Pew report describes housing affordability challenge in city

Housing prices and rents in Philadelphia have long been lower than in many other big cities. But over the past decade, as Philadelphia has shifted from a shrinking city to a growing one with an increased demand for housing, officials and advocates have expressed mounting concern about the degree to which the city remains affordable—and for whom. To assess the situation, The Pew Charitable Trusts conducted a detailed examination of housing data from Philadelphia and put the findings in the context of other large cities throughout the country, both the 10 largest high-poverty cities and the 10 most populous.

In analyzing housing affordability, this report focuses on the demand side of the equation—on the price of housing and people’s ability to pay for it—more than on the supply of units. In doing so, it relies heavily on the concept of cost burden: As defined by the Census Bureau and the U.S. Department of Housing and Urban Development, cost burden occurs when a household spends 30% or more of its income on housing costs, including rent, mortgage payments, utilities, insurance, and property taxes.

By this standard, about 231,000 Philadelphia households—or about 529,000 people—were cost-burdened in 2018, the last year for which data was available. In that year, 40% of the city’s households were cost-burdened, a figure that is in line with many other major cities. Surprisingly, perhaps, that rate has fallen slightly in Philadelphia in the past decade—it was 43% in 2009—largely due to an increase in the number of high-income households, for which cost burden tends to be low.

For homeowners, Pew’s research shows, Philadelphia is affordable for a big city but about average for one with a high poverty rate. For renters, it is relatively affordable for a big city but expensive for one with a high poverty rate.

Nationally, researchers have found that there are two distinct kinds of housing affordability issues in urban America: one primarily caused by high housing prices and the other a result of low income levels. In Philadelphia, the issue is more the latter than the former. Among the nation’s 10 most populous cities, none has a higher proportion of cost-burdened households with low incomes than Philadelphia. Despite Philadelphia’s relatively low housing costs, many city residents simply do not have enough income to find housing they can afford.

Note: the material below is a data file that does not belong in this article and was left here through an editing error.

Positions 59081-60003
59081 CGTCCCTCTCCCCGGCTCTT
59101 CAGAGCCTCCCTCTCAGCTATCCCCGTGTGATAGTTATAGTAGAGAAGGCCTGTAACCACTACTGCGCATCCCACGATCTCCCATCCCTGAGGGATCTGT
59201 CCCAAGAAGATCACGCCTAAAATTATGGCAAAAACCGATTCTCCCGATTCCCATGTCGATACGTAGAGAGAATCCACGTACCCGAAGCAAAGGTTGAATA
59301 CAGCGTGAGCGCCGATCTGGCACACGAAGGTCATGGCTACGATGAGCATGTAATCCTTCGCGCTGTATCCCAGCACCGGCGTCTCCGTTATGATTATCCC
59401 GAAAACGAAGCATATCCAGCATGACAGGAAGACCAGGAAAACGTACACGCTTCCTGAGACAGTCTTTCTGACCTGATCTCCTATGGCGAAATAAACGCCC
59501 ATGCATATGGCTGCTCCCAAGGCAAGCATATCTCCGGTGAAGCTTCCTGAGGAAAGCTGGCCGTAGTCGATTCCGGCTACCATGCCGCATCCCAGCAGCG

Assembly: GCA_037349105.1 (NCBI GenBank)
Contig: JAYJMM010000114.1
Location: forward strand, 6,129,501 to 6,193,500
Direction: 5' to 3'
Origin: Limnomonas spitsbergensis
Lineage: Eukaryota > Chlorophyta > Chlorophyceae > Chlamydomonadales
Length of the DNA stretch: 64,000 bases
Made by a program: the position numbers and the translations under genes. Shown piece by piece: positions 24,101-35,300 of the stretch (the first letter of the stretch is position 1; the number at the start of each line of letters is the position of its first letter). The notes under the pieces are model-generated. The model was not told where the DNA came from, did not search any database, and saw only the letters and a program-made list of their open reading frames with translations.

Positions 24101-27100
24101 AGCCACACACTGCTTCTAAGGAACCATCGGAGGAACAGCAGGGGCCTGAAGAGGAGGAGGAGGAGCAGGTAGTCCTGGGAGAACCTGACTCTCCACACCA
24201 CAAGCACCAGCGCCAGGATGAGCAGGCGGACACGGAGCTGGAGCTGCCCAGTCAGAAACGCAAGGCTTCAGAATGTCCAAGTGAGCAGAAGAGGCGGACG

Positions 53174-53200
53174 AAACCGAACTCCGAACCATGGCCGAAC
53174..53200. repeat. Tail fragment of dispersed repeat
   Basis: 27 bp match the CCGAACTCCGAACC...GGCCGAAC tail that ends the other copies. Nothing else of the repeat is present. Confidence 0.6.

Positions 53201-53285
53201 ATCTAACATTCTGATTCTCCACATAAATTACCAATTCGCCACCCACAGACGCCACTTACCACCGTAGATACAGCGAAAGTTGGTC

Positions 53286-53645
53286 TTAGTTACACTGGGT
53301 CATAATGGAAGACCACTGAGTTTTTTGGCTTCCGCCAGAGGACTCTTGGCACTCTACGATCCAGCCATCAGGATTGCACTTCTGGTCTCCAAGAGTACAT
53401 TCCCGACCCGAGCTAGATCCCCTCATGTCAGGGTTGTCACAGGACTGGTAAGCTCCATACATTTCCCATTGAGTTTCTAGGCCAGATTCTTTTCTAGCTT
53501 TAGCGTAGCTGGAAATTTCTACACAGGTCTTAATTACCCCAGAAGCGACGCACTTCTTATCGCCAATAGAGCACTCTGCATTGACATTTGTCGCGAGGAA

The problem is particularly acute for renters with incomes below $30,000 per year; 88% of them are cost-burdened, with 68% severely cost-burdened, meaning they spend at least 50% of their income on housing. The city’s supply of low-cost units is inadequate to meet the needs of this large group of households—there are nearly twice as many low-income renter households as housing units they can afford.

So who are the Philadelphians living in housing that they strain to afford? Among the findings, based largely on census data:

  • Sixty-nine percent of cost-burdened Philadelphia households have incomes below $30,000 per year. Only 12% have incomes of $50,000 or more. This pattern is quite different from other places. In New York and many West Coast cities, more than a quarter of all cost-burdened households earn at least $50,000 per year.
  • Half of all Hispanic households in Philadelphia are cost-burdened, the highest share of any major racial or ethnic group and a reflection, in part, of the city’s high poverty rate among Hispanics. By comparison, of those who do not identify as Hispanic, 46% of Black households and 32% of White households are cost-burdened.
  • Fifty-four percent of the city’s renters are cost-burdened—compared with 28% of homeowners—and renters are making up an increasing share of Philadelphia’s housing market. Of the growth in occupied housing units in the city since 2009, three-quarters were rentals.
  • Geographically, the cost burden rate is highest in North, West, and Southwest Philadelphia. Over the past decade, North Philadelphia, which is home to many of the city’s low-income residents, experienced a larger increase in rents and cost burden—in percentage terms—than any other part of the city.
  • Not surprisingly, being cost-burdened is least common among Philadelphia households that own their homes free and clear, without mortgages. But the number of low- and moderate-income homeowners who are mortgage-free has declined in the past decade.

To read the full report, go here.